A disability should not define the extent of contribution an individual can make in society, and there are an encouraging number of organisations striving to prove this point in Malaysia.
When asked what Malaysia could do better in helping the disabled community, Adli, the founder of Autism Café Project, says that change must first start with how we perceive Persons With Disabilities (PwD).
The PwD community should no longer be viewed as a burden to society, they just need to be given the opportunity to lead independent lives like everyone else. Employers must also start honouring the 1% quota stipulated by the government so that employment opportunities are readily available for PwD.
These 7 organisations have repeatedly shown that employment with PwD is meaningful, doable and beneficial for all. It is time that we do right for our PwD community, and help foster an inclusive work environment for all to flourish in.
#1: Autism Café Project
The Autism Café Project (ACP) is a cosy little café with a grand purpose – to provide employment opportunities for those on the autistic spectrum to enable them to live meaningful lives. Founded in 2016, ACP is largely managed by youths on the autistic spectrum. ACP’s menu covers a wide range of cuisines.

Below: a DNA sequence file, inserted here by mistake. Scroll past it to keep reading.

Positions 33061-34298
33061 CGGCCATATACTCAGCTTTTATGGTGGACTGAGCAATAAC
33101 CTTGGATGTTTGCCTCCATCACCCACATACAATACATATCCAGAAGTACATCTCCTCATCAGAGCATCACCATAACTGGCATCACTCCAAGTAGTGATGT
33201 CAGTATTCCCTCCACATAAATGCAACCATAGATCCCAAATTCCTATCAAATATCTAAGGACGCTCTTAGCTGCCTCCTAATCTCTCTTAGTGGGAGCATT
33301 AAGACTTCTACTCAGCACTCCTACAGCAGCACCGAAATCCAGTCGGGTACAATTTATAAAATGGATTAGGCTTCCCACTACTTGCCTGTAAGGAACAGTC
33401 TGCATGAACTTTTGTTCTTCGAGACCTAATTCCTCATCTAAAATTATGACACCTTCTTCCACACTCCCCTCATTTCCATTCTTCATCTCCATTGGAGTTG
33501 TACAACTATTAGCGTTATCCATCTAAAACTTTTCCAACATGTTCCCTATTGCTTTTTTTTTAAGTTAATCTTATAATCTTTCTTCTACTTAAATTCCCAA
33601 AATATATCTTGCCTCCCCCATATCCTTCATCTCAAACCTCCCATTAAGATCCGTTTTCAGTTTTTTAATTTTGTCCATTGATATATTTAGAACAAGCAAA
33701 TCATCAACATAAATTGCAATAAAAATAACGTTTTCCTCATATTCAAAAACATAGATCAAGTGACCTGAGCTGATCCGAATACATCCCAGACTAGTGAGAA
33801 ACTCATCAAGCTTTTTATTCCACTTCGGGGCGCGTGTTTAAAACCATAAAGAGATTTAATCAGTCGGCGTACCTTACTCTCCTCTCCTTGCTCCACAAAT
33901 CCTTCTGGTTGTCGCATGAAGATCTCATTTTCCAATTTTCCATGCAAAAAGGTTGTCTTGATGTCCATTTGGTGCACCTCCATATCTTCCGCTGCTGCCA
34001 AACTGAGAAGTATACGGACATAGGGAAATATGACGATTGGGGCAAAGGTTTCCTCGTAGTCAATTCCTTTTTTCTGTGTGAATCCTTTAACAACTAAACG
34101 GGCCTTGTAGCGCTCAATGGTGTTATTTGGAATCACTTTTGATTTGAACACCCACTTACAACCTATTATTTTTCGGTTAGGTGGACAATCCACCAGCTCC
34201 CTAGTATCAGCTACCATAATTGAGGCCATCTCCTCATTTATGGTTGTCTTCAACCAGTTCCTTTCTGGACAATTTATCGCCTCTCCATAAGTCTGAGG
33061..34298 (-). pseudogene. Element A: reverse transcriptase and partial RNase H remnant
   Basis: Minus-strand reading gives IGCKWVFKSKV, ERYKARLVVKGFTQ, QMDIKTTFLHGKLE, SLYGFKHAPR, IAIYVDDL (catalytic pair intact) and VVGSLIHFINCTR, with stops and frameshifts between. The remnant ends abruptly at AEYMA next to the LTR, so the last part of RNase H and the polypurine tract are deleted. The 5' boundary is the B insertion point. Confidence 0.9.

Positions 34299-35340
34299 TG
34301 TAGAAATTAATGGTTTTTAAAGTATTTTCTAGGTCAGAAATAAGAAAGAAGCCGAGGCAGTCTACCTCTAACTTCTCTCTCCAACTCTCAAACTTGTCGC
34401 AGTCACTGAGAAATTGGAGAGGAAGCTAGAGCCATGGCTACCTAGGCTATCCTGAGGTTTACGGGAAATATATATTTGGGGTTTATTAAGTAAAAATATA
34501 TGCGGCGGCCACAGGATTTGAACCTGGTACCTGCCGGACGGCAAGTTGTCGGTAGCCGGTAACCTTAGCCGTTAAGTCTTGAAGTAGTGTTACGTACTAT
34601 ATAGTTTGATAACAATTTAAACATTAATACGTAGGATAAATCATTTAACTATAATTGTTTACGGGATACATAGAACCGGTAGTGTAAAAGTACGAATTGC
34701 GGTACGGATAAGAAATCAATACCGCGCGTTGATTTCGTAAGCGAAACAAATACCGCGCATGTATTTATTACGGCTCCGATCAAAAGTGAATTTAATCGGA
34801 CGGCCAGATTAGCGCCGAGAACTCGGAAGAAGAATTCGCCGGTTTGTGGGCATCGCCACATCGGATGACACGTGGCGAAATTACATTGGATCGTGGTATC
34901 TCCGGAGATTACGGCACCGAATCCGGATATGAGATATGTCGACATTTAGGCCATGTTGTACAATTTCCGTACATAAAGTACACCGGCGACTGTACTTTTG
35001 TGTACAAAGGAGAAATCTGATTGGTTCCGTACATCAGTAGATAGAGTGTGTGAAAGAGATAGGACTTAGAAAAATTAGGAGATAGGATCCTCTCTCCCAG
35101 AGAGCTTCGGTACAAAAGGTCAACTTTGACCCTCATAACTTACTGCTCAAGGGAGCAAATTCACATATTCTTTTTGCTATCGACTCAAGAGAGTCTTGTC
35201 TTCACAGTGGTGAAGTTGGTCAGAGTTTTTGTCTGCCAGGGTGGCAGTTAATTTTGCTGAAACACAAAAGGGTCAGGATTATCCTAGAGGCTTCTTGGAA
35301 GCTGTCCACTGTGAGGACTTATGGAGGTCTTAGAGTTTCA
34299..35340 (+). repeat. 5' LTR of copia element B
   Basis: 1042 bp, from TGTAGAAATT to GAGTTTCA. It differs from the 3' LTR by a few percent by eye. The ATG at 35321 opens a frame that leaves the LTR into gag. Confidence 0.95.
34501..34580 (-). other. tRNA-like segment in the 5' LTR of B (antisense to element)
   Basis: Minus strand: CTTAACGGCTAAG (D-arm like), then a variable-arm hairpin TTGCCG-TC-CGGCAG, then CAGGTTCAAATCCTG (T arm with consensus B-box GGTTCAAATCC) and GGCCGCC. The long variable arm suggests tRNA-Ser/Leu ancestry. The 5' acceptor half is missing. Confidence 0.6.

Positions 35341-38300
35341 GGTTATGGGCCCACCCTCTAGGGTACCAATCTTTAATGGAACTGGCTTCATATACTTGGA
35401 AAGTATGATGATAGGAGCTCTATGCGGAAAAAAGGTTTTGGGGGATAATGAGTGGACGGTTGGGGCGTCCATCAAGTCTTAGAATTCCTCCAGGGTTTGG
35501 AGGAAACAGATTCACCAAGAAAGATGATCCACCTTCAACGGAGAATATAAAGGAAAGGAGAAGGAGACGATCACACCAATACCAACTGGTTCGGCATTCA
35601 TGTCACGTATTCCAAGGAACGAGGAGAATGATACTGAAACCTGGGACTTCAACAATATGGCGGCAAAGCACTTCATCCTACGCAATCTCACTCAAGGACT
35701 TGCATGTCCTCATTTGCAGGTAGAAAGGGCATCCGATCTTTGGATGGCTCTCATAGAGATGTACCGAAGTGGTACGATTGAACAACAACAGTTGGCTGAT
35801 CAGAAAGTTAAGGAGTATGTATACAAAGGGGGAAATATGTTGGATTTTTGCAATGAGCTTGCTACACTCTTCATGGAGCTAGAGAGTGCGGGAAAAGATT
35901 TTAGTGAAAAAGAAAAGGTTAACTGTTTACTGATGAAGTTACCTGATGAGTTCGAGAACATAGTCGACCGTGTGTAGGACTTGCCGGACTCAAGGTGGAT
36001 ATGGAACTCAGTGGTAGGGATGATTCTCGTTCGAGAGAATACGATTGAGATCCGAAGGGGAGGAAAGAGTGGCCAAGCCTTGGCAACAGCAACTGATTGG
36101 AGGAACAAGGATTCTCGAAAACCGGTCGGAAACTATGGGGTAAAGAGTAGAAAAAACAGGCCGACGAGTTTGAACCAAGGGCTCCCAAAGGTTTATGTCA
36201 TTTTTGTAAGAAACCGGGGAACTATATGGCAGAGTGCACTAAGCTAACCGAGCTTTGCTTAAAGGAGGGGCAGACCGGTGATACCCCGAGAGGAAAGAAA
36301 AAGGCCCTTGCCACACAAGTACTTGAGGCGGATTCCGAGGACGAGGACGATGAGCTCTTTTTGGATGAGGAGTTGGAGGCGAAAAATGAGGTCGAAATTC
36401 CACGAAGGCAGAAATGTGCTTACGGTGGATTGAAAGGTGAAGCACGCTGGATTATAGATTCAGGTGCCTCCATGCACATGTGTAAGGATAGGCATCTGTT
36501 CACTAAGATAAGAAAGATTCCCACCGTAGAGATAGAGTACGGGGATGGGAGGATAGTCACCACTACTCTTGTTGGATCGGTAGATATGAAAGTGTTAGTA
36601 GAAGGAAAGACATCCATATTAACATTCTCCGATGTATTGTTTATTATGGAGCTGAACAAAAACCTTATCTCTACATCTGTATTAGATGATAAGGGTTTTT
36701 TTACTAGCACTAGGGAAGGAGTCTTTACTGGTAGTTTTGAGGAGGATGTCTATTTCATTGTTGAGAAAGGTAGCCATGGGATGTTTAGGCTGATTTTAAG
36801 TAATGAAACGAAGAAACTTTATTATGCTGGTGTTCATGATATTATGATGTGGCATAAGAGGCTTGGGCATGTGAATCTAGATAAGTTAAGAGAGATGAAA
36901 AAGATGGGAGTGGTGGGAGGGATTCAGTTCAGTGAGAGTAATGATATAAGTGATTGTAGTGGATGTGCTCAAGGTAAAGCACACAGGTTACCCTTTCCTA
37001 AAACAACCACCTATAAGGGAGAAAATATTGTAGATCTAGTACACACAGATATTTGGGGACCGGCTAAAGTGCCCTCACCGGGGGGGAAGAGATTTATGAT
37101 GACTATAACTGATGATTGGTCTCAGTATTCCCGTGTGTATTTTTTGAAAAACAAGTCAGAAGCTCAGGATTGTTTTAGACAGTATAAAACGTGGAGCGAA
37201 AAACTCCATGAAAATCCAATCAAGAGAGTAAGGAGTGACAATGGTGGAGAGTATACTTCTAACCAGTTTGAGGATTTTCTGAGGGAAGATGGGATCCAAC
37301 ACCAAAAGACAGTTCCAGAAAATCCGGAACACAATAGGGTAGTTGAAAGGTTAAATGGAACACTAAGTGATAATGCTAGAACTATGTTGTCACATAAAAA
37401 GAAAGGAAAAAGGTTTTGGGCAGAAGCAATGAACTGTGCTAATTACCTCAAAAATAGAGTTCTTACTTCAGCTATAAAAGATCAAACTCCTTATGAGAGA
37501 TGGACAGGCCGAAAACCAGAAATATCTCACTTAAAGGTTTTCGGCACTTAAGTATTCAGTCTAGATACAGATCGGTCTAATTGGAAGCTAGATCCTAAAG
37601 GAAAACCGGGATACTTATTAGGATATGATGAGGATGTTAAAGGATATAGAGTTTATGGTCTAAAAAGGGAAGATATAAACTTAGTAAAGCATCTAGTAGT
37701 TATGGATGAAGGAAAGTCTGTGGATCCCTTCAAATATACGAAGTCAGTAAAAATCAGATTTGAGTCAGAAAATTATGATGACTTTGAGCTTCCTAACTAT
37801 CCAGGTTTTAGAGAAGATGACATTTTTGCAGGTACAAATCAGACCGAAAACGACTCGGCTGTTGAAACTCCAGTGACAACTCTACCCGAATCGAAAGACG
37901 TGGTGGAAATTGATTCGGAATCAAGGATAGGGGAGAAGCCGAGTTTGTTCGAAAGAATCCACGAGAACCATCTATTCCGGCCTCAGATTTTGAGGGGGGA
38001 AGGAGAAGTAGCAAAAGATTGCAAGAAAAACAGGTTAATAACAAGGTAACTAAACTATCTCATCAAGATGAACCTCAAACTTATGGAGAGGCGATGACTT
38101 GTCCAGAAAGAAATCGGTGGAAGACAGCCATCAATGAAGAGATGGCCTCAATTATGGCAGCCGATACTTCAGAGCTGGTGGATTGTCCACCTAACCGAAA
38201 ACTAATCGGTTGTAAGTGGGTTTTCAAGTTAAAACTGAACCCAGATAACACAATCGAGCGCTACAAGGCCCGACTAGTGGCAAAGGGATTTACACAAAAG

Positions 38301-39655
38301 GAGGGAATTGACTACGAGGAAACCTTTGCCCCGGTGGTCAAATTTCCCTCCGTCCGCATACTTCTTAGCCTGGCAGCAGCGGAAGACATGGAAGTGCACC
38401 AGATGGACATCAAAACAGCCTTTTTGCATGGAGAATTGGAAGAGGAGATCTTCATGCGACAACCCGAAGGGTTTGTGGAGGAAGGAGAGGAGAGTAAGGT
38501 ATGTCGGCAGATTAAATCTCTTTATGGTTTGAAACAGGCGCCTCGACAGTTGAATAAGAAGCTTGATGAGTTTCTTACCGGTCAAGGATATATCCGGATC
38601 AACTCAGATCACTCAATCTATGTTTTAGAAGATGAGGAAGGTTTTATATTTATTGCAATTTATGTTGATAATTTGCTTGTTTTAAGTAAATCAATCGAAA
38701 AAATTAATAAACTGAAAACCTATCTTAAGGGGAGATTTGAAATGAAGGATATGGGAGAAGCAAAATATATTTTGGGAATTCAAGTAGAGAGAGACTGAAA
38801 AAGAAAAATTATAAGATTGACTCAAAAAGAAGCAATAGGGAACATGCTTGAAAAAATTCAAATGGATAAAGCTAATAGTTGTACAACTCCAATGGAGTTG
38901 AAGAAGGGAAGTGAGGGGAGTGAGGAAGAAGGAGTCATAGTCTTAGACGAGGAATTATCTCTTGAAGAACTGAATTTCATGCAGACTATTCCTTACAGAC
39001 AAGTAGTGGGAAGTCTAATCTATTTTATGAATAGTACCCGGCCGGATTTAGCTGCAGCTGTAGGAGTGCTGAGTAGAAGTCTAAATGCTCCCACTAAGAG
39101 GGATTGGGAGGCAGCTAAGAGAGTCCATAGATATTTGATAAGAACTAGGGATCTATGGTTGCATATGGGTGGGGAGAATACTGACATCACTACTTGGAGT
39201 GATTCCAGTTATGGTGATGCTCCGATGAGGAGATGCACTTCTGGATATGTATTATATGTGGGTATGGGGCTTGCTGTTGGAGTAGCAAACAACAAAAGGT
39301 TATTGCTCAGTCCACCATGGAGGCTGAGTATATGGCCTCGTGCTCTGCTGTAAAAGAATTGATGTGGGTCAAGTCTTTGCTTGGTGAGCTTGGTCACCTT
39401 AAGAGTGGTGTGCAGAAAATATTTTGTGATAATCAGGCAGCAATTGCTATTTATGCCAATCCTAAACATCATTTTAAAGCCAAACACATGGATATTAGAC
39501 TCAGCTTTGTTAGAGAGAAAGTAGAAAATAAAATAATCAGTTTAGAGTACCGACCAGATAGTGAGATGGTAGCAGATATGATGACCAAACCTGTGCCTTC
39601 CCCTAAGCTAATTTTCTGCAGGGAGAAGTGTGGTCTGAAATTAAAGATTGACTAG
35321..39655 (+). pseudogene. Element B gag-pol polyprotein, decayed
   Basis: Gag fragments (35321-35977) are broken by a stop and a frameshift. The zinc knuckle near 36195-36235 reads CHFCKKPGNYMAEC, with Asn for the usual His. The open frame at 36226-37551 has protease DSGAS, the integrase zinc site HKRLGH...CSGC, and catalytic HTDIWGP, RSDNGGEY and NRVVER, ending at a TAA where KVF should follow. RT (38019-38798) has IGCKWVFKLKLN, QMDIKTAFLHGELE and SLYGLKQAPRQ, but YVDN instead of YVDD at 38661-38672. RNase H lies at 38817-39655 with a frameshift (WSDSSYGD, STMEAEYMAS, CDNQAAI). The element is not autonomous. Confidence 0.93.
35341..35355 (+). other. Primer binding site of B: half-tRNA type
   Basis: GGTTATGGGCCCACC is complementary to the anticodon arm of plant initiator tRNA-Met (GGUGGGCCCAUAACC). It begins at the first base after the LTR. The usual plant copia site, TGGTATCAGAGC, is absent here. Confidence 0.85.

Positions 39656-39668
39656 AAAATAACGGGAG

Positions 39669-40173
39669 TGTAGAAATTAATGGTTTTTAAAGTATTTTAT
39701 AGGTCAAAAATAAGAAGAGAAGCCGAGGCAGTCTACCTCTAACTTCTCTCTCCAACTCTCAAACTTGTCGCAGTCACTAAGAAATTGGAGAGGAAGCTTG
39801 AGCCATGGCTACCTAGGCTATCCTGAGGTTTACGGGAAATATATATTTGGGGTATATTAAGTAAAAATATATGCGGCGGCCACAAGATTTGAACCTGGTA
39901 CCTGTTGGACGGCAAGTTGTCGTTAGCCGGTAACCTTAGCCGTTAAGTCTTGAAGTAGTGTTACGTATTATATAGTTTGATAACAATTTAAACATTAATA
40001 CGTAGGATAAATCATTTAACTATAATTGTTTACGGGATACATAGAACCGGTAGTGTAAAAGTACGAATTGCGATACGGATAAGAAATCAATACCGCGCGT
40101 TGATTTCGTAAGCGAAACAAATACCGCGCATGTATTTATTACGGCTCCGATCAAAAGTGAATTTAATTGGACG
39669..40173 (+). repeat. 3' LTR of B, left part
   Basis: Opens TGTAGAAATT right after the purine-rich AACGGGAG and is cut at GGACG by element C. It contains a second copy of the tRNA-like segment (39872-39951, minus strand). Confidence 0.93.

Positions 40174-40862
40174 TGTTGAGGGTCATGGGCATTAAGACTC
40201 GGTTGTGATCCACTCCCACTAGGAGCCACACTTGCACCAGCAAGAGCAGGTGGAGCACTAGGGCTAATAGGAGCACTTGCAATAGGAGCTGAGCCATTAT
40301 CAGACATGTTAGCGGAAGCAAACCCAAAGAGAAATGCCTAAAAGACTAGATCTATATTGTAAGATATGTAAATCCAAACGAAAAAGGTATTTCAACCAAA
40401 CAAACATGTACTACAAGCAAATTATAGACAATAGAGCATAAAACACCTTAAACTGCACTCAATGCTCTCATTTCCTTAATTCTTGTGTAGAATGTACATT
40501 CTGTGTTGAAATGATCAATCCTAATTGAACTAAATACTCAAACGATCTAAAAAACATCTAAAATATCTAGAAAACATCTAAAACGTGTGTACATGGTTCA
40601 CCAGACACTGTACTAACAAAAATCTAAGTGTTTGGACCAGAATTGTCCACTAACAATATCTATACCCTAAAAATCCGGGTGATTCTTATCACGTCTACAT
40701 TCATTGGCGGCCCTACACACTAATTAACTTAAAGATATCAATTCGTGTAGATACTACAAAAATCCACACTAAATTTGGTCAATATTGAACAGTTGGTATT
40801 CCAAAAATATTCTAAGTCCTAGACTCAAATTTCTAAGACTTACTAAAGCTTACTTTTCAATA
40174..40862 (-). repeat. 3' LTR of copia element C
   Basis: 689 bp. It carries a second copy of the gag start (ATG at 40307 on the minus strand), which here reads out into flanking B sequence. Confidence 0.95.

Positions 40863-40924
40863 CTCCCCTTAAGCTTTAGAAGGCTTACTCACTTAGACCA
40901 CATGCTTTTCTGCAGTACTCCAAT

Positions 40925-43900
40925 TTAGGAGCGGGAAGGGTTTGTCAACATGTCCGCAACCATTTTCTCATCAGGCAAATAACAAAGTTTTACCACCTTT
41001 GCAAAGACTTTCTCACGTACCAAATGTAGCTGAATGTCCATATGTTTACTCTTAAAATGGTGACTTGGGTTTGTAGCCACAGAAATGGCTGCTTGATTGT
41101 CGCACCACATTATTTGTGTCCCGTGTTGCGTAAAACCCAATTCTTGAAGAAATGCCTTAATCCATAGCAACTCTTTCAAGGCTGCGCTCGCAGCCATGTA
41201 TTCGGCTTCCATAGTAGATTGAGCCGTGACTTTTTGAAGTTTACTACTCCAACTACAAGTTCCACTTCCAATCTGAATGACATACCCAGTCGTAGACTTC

Wednesdays and Sundays, for example, are ACP’s ‘Middle Eastern and Italian’ days, where they will whip up delicacies from these two regions. On normal days, expect local delights such as nasi lemak, ondeh ondeh, lemonade, and curry puffs. And the menu just keeps expanding – ACP is now serving a variety of pies at very affordable prices.
Thinking of what to eat next? Maybe head over to ACP for a slice of pie and have a chat with the crew! Not only will you walk away with a full belly, but also with a newfound appreciation of our PwD community.
#2: Stand Pie Me
Stand Pie Me is empowering young adults with special needs, one pie at a time. With a firm belief that every young adult with special needs has skills and talents that can be developed, Stand Pie Me aims to empower these adults with the skills necessary for them to earn a living in the food production business.
Stand Pie Me is backed with a clear strategy to ensure business viability. They aim to engage the following groups – schools and homeschooling centres, cafes that do not have pies and quiches on their menu, and finally, caterers and party organisers. The profit gained would then be apportioned among employees.
Apart from reaching out to the groups mentioned above, Stand Pie Me is also running a ‘’Bless with a Pie’’ campaign to boost sales. This is a good option for those who wish to bless a needy home with pies and quiches.
#3: Lovely Disabled Home
The Lovely Disabled Home goes beyond the Food and Beverage business to create job opportunities for special needs adults. The Home organises activities under three main workgroups – Workshops, Recycle Center and Flea Markets. At the workshop, members pack socks, cutleries, craft boxes and assemble wristbands to be sold. Members also collect recyclables and pre-loved items to be resold. Profits from the two income streams are used to cover overhead costs.